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The Changing Nature of Brands

Assigning order to a chaotic process with enterprise social software. People in businesses should be using it to relate ideas, stories and information to each other as well as customers, suppliers, partners, et al. over the net. Enterprise social software will help them spot new business opportunities before the competition does, create a meeting place, be open to radical opportunities, break down silos, support experimentation, and enable managers to represent customers vis-à-vis their own organizations.

Anyway, the topics, brands, strategy, and markets of these next two posts, yawn, have me thinking that you might be better off reading the cluetrain and thehughtrain first just to open your mind up, balanced diet of course, to what else has been said. What both Chris and John are writing about is important to every business but I think most managers just don't get it. I hope with their (Chris and John) stature in the biz world these ideas really start to bubble up to the surface and managers take notice because the rate of change is going to put many of them in cardiac arrest with others being counted as doa.

Chris Anderson, the longtail has a post about,
Brands: Think people, not products
. Chris, "... the number of available products is exploding thanks to the infinite shelf space effect. That chaotic world is getting more chaotic by the day as our choices expand with Amazon's inventory and Google's reach.

This would lead to a classic "tyranny of choice" problem were it not for the fact that at the same time there's been a parallel explosion of information about those abundant products. That information, ranging from product reviews to "rank by bestselling", also helps us choose wisely. In a sense, information is increasingly serving the same role as a brand, bringing order and structure to a chaotic marketplace. More importantly, information can scale with massive variety in the way that brands can't. So what does this mean for brands?"

Since I am somewhat of a geek, what I look at first is the technology a company employs to support their brands. With both Amazon and Google, you can pretty much say the door is wide open, as in non-proprietary api's and web services. Just take a look at what geeks are doing to have fun : Google Maps Overlays Satellite Photographs, Google Maps with Craigslist, and just use del.icio.us to discover Amazon meeting the greasemonkey.

Amazon - Bang! They are making web 2.0 exciting with:

"About Sharing Your Own Customer Images" Your pictures of products in action, with captions - photos of product features ('see the simple controls on this music player'), products in use ('here's how to install the ink cartridge'), product performance ('this camera's macro mode is incredibly sharp') - anything you can imagine to help other shoppers learn about the product!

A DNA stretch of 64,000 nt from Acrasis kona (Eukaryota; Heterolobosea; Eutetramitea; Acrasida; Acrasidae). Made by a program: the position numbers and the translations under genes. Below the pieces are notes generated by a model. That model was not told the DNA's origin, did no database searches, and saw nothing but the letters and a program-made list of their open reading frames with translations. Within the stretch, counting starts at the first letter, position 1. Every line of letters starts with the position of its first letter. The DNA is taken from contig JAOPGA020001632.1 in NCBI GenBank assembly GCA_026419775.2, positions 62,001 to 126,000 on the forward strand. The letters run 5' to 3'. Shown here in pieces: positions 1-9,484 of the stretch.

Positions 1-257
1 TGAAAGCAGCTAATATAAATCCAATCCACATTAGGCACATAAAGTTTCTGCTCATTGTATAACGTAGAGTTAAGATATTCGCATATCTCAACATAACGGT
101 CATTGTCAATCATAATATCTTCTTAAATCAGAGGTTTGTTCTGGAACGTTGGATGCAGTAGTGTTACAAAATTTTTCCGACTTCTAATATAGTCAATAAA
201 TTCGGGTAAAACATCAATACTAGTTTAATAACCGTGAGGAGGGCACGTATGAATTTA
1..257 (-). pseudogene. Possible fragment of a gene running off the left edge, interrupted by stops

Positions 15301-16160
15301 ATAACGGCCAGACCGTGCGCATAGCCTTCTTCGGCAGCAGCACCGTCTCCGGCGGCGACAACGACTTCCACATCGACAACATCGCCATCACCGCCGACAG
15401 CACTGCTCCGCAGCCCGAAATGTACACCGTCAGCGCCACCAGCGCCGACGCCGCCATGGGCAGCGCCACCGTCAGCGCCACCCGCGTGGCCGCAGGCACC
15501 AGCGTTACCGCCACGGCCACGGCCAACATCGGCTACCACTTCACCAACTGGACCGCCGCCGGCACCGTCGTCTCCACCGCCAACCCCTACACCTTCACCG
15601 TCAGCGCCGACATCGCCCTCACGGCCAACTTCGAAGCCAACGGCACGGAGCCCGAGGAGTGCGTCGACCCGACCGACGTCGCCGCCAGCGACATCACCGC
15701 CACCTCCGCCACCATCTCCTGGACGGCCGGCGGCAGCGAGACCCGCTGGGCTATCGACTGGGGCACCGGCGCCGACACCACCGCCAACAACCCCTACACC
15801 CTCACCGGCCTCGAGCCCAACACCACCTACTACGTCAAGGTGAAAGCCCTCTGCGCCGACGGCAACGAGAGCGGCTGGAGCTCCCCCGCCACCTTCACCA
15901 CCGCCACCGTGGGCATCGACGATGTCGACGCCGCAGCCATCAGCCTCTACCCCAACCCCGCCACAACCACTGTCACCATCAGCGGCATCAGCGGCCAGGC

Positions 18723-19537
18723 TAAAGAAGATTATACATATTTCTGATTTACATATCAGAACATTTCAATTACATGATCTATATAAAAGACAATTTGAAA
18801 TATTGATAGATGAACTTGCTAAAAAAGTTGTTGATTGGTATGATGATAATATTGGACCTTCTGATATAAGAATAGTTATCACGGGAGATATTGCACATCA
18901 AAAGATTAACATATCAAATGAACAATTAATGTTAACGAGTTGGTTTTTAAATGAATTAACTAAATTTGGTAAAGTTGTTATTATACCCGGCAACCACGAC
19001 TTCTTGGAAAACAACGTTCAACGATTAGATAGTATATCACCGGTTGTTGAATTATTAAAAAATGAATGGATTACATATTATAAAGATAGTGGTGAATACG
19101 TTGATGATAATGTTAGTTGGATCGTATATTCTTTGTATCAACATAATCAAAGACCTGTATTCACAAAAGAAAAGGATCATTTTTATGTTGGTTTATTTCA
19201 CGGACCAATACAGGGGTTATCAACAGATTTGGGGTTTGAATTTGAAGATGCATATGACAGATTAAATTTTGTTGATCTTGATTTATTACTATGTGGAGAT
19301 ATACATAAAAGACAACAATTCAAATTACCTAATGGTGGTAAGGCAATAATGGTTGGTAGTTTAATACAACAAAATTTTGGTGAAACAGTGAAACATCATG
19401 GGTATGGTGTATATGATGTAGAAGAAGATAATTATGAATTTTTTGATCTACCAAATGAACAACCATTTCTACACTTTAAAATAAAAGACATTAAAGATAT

Why share images?

Sometimes product descriptions and manufacturer supplied images are not enough. Here's your chance to help millions of fellow customers learn more about how a product looks, behaves and performs. Think of customer uploaded image as reviews in pictures."

Statistically Improbable Phrases, or "SIPs", are the most distinctive phrases in the text of books in the Search Inside!

Capitalized Phrases or "CAPs", are people, places, events, or important topics mentioned frequently in a book."

Top it off with cool AJAX and Amazon is what other businesses should be striving for - real customer interaction that is fun and has real value. How do you get there? John Hagel has a couple of ideas.


Restoring the Power of Brands
John Hagel - Edge Perspectives

Bottom line from John, "... opportunity starts with building enduring, rich and multi-dimensional relationships with customers. Use the understanding that emerges from these relationships to become even more helpful and even more trusted as an advisor, helping people to navigate through the Long Tail. People can do this themselves, but companies can amplify that capability. In the process they can become platforms for significant wealth creation and build a very different kind of brand from the ones that dominate our business landscape today.

Why couldn’t this be done before and why are there still only very limited examples of these new brands? Two reasons: technology, skills and mindset. On the technology front, the convergence of the Internet, Web services, customer profiling technology and deep analytic tools creates an opportunity to scale customer-centric brands in ways that were never economically feasible before. Using these technologies effectively requires a new set of skills and these take time to develop and deploy.

And then mindset. Even among some of the best aggregators in the Long Tail, the mindset focuses on search through larger and larger numbers of objects. They sometimes forget that there are people on the other end. They can become even more helpful by getting to know those people and using that understanding to become even more trusted advisors."

As for Google, read my post on Connect people, places, and things to ideas and information as more people discover services such as technorati, bloglines and pubsub, the idea of "objects" changes to people and
conversations.

Technorati = the high end (elements of time and people) Google = the mass market.

"Those people" are you and me right now, plus 50 million others, and another few billion soon to follow. Sadly most businesses are not " amplify[ing] that capability" and letting us in to play. Using a novel technique we have been able to identify an implicit community of interest and tap into its emergent group mind on del.icio.us and others with accuracy that makes Ideascaping the long tail possible today.

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